Hence, the overcoming environmental crisis and mitigating the impact of climate change, from an Islamic perspective is underpinned by defining the role of humans as trustees and stewards (khalifah). This balance has been disturbed because to human choices which result in overconsumption, overexploitation and overuse of resources.

Islamic values call to save integrity and to protect the diversity of all forms of life. Professor Al-Jayyousi commented that the ecological crisis is linked to human ethics and values. Human actions are responsible for the global ecological crisis. “Reflecting on the main environmental problems, such as the destruction of natural habitats, loss of biodiversity, climate change, and erosion of soil, we see that all are triggered by human greed and ignorance. Human responsibility is to save and protect livelihood and ecosystem services to ensure a sustainable civilization learning from and reflecting on the fate of past civilizations”, said Professor Al-Jayyousi.

He cited a verse from the Holy Book, Quran, “Every living thing is in a state of worship”. He commented that when one hurts a bird or a plant, he/she is silencing a community of worshippers. To celebrate the symphony of life, all humans need to celebrate and protect biological and cultural diversity.

Islamic worldview calls to make a transition to a sustainable society and economy by adopting responsible development and respecting sustainability principles. This change requires a shift in norms and practices. Religion can become a powerful part of the solution if humans embody a holistic spiritual view towards mankind, earth and cosmos.

In 2015 in Istanbul, the Muslim world in its Islamic declaration for climate change set the framework for an ethical code of conduct to build a low-emission climate resilient future.

Al-Jayyousi aspires to see a new Islamic discourse that emphasizes and links faith, reason and empathy to ensure an ecological insight (Baseera). He calls to rethink educational systems that neglected the beauty and majesty of nature and the cosmos.

“The extinction of species around us which are simply communities like us (Ummam Amthalokom) may extend to humankind unless we change our worldviews and development models”, warns Prof. Al-Jayyousi.  He calls to revive the concept of Green Endowment Fund (Waqf) to support a transition to sustainable economy by promoting innovation (ijtihad)  inspired by nature and culture.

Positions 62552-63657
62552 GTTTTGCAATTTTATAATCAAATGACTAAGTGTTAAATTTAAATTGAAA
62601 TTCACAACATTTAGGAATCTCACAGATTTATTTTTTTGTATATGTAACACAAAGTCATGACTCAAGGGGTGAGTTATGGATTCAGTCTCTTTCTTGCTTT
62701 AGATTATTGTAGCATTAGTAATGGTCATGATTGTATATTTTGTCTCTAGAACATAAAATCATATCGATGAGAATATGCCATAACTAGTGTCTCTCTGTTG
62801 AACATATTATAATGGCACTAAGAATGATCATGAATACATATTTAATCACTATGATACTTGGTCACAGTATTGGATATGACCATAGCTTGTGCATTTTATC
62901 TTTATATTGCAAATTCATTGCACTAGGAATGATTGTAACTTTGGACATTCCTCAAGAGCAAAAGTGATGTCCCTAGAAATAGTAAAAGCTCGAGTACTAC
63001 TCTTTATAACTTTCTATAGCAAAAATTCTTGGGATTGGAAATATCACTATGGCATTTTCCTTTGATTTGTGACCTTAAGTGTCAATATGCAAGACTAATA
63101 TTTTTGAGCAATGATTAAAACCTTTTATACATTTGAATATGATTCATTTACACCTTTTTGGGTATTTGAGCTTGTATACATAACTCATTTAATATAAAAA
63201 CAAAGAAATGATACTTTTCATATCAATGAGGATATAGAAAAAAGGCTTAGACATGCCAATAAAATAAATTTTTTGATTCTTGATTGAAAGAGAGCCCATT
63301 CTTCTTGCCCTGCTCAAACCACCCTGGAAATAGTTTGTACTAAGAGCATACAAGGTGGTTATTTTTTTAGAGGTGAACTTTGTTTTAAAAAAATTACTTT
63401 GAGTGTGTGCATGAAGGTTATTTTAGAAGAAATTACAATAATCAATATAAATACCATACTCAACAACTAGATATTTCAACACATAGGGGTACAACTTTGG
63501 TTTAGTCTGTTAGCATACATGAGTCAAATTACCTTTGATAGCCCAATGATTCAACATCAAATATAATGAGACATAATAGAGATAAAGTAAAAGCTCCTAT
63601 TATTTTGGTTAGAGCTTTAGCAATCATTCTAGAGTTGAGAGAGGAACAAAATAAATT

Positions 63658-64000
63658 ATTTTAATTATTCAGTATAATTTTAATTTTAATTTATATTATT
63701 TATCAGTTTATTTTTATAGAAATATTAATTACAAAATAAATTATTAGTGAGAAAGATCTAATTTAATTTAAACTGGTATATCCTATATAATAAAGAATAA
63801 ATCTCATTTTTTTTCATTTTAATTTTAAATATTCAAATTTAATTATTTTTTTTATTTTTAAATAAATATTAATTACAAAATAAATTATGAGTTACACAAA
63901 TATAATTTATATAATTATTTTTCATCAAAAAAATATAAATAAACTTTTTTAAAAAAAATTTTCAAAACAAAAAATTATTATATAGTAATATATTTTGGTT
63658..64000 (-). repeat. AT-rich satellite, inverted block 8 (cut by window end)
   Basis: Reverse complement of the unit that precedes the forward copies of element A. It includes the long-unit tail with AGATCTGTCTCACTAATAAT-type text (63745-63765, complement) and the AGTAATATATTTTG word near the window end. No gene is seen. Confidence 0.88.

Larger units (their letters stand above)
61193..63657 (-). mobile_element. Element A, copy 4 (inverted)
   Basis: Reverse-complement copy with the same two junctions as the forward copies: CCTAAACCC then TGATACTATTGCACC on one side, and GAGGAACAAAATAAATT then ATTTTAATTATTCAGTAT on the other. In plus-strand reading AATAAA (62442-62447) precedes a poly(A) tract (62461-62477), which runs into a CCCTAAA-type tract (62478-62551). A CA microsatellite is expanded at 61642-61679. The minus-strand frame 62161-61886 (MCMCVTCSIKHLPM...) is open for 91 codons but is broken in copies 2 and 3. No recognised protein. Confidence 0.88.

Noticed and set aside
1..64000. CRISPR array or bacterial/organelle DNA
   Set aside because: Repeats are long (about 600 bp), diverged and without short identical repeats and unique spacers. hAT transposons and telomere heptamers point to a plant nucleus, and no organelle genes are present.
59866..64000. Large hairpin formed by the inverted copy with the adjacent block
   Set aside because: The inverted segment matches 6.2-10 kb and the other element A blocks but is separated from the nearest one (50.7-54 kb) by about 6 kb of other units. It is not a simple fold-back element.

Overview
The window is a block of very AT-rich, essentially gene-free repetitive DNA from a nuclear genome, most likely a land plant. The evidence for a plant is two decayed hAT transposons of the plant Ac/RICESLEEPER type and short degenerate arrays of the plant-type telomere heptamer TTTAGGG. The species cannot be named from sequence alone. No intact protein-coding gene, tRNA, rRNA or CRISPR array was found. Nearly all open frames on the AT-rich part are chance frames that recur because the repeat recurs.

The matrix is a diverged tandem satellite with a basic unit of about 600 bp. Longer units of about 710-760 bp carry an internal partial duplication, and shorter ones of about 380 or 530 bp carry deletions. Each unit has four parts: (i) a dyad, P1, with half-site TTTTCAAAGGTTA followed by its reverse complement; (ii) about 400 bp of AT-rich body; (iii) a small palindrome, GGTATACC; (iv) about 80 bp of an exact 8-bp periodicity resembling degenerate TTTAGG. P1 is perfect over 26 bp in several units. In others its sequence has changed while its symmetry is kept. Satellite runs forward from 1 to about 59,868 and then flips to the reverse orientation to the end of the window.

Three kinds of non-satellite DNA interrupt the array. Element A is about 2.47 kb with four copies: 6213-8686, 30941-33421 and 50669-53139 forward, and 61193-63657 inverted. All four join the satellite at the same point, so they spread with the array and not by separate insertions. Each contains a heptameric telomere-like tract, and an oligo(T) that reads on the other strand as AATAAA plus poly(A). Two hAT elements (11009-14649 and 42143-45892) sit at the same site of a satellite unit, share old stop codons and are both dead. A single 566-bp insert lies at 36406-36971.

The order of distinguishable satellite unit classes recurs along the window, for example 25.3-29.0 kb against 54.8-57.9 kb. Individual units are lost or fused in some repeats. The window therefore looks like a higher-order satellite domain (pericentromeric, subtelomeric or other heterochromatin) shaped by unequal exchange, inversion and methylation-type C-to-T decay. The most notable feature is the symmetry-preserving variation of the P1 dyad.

He proposed a conceptual model with three domains to address climate change and sustainability:

  • Green activism (Jihad)
  • Green innovation (Ijtihad)
  • Green lifestyle (Zohd).

He refers to this as a Green JIZ model, which represents an Islamic response to climate change embodying the concept of de-growth.

“Conflict and poor governance are putting the Middle East and North Africa at jeopardy” points out Prof. Al-Jayyousi. He calls for a sustainable region that is founded on human and environmental justice. An optimist, Prof. Al-Jayyousi is inspired by prophet Mohammed saying “If it is the Last day of life and you have a small plant, make sure you plant it”.

First published in UN Environment

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Green Planet

Greening Vietnam’s tea industry

MD Staff

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“We’ve stopped using herbicides completely”: Thanh is one of thousands of Vietnamese tea farmers who have embraced sustainable farming. Photo by UN Environment / Lisa Murray

How sustainable farming is turning the tables for Vietnamese tea growers

The act of drinking tea is a key part of many of Vietnam’s social rituals and interactions. As a commodity, tea is also one of the country’s most important exports. But in recent years, unpredictable, heavy downpours and overuse of agrochemicals have led to poor quality crops, low yields and a decline in the reputation of Vietnamese tea within the global export market.

But now, with the help of UN Environment and partners, Vietnamese tea growers have begun to turn the situation around, resulting in an impressive adoption of sustainable farming techniques and a 30 percent increase in average income in only two years.

Thanh has been growing tea since 1983. Her two children grew up among the tea bushes. Tea has always been Thanh’s primary income source and the six cyclical harvests she reaps throughout the year have become integral to the rhythms of family life. Standing amidst the perfectly straight rows of tea plants covering her two-hectare plantation, she explains the devastating effects of heavy rainfall on her smallholding in past years.